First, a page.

Sunday, April 12, 2015

Update from Hepatology: AKI and HRS in patients with cirrhosis

In the recent edition of Hepatology, the International Club of Ascites (ICA) have published their revised recommendations on the diagnosis and management of AKI in patients with cirrhosis. They first proposed diagnostic criteria for Hepatorenal syndrome (HRS) in 1996 and last updated them in 2007 (covered by RFN). Since their first publication, there has been much work done in defining AKI with RIFLE, AKIN and KDIGO and this is reflected in the ICA’s latest guidance. This time, they have gone beyond defining HRS to include staging of AKI in patients with cirrhosis and proposed how this could be used to inform management.
Here are the definitions they propose (the ICA-AKI classification):

The first thing to note is that they’ve removed the fixed threshold of sCr of ≥ 1.5 mg/dl (133 mmol/l) from the old criteria and brought in an absolute increase in sCr.  Indeed, the eagle eyed amongst you will have noticed that their definitions and staging of AKI are based on the KDIGO criteria but with the use of urine output removed. The rationale for this being that patients with cirrhosis can often be oliguric with avid sodium retention but still have preserved renal function. Conversely, they can have an increased urine output as a result of diuretic therapy.
Whilst a sCr less than 7 days before admission would be the ideal result to use as baseline, they have pragmatically suggested that the most recent value available in the last 3 months can be used. When this is not available, the admission sCr should be used as baseline. They do not recommend using the reverse application of the MDRD formula to calculate an estimate of baseline sCr as MDRD is known to be inaccurate in patients in cirrhosis (covered in a previous RFN post ). If no previous sCr is available and the admission value is ≥ 1.5 mg/dl (133 mmol/l), decisions should be based on clinical judgement.
Moving onto management, the ICA has suggested the following algorithm:

Treatment for those with AKI stage 1 is outlined in the table. Note that the plasma volume expansion can be with crystalloid or albumin (or blood in the case of GI bleeding) at this stage. Those who present with AKI stage 1 who progress are then treated in the same way as patients who present with AKI stage 2 and 3 i.e. stopping the diuretics and 48 hours of albumin 1g/kg (max dose 100g per day). Further management then varies on the aetiology and whether or not this is HRS, which the algorithm helpfully informs. The new criteria for HRS:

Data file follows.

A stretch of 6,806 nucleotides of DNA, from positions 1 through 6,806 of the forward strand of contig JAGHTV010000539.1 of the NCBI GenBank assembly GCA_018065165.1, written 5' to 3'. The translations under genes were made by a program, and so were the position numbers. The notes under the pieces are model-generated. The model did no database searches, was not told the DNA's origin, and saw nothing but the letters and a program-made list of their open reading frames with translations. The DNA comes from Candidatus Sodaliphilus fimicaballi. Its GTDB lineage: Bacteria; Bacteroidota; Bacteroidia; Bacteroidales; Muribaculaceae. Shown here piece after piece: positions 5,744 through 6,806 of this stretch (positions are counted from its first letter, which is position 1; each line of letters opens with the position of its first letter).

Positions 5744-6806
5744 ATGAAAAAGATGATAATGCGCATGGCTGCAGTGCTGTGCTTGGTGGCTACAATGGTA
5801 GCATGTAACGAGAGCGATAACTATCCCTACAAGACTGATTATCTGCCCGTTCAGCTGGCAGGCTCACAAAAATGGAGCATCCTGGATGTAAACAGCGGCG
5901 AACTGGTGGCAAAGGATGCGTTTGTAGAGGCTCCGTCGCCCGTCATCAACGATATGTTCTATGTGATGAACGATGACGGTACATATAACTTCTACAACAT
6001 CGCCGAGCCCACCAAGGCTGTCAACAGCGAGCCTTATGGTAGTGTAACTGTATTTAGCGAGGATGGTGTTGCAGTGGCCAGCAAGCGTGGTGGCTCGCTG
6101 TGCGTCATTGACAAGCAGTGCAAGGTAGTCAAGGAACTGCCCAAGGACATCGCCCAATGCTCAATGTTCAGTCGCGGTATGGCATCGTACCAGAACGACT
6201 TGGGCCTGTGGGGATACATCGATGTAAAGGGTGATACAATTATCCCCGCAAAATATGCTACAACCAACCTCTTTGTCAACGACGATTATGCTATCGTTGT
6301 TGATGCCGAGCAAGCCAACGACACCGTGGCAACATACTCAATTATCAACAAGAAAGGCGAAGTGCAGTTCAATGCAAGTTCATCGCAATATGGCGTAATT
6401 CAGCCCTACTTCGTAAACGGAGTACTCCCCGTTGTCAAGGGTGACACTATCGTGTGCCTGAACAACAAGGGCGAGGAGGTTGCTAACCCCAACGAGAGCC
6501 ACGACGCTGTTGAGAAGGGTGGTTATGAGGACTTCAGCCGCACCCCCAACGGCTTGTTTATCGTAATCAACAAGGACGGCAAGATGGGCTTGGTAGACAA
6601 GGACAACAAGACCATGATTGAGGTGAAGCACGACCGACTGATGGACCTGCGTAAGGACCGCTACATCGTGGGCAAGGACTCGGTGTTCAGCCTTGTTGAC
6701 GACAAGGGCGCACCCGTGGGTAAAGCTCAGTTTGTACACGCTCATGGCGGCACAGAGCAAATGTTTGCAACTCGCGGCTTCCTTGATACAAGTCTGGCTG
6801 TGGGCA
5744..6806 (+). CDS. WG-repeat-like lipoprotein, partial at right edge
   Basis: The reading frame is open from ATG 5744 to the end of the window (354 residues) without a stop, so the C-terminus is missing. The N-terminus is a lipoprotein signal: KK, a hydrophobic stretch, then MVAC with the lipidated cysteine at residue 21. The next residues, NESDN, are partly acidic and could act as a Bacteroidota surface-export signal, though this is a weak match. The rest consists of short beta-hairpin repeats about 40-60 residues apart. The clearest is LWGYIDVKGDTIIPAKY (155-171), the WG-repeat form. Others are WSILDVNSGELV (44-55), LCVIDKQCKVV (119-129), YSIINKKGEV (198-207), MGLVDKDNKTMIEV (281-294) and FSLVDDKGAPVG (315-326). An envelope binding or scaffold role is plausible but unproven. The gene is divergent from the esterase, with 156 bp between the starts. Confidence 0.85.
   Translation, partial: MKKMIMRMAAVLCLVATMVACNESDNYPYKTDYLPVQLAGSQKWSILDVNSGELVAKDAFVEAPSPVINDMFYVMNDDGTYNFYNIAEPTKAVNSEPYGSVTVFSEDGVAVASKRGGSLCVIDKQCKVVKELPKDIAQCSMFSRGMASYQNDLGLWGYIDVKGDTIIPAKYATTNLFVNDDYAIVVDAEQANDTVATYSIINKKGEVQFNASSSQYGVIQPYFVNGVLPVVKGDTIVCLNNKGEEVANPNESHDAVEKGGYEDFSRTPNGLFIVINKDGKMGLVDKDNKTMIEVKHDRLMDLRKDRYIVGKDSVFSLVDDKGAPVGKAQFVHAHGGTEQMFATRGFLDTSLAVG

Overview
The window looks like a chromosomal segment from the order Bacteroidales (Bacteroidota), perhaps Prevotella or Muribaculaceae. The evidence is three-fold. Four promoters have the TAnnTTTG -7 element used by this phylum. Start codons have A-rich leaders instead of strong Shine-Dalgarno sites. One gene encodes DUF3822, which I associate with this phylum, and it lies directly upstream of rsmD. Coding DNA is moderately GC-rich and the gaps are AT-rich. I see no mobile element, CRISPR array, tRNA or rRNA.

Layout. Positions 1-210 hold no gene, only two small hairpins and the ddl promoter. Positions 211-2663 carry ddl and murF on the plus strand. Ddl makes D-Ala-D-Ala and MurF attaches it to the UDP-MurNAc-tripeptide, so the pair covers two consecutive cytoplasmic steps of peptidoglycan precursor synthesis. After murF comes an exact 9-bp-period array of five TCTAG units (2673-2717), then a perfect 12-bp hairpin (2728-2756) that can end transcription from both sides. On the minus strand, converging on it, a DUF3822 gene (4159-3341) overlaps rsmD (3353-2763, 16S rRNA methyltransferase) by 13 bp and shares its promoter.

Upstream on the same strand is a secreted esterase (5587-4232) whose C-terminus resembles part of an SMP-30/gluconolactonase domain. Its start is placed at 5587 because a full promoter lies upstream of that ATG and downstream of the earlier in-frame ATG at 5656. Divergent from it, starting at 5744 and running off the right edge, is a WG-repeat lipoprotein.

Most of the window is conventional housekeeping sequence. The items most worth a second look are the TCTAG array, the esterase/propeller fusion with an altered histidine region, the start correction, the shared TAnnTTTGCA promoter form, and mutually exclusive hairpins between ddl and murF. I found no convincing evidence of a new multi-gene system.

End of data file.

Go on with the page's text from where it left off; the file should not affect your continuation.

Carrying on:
Again, they have removed the cut off value in sCr from the diagnosis in favour of a dynamic change in sCr as per the ICA-AKI criteria. Importantly, they have suggested revising the diagnostic criteria for type 1 HRS and with it the indications for treatment with vasoconstrictors. Type 1 HRS is currently defined as a doubling of the initial sCr to level ≥ 2.5mg/dl (226 mmol/l) in < 2 weeks. Evidence however suggests that a higher sCr at the beginning of treatment leads to a lower chance of response to vasoconstrictors and albumin. With the new algorithm, patients at AKI stage 2 or 3 or who have progression from stage 1 that meet all the other criteria for HRS, should receive treatment with vasopressors irrespective of the final value of sCr. This will allow treatment earlier and hopefully lead to better outcomes though at present there is no data to confirm this.

No consensus was reached on the optimal management of those patients who present with AKI stage 1 but then have stable renal function (i.e. do not regress or progress). Whilst all agreed that if the patient has a final sCr ≥ 1.5 mg/dl (133 mmol/l), they should be treated according to the right side of the algorithm, most of them had concerns about the use of vasoconstrictors for those with HRS if the sCr was < 1.5 mg/dl (133 mmol/l). Hence, they advise to treat these patients on a case-by-case basis.

Authored by David Baird,
Royal Infirmary of Edinburgh

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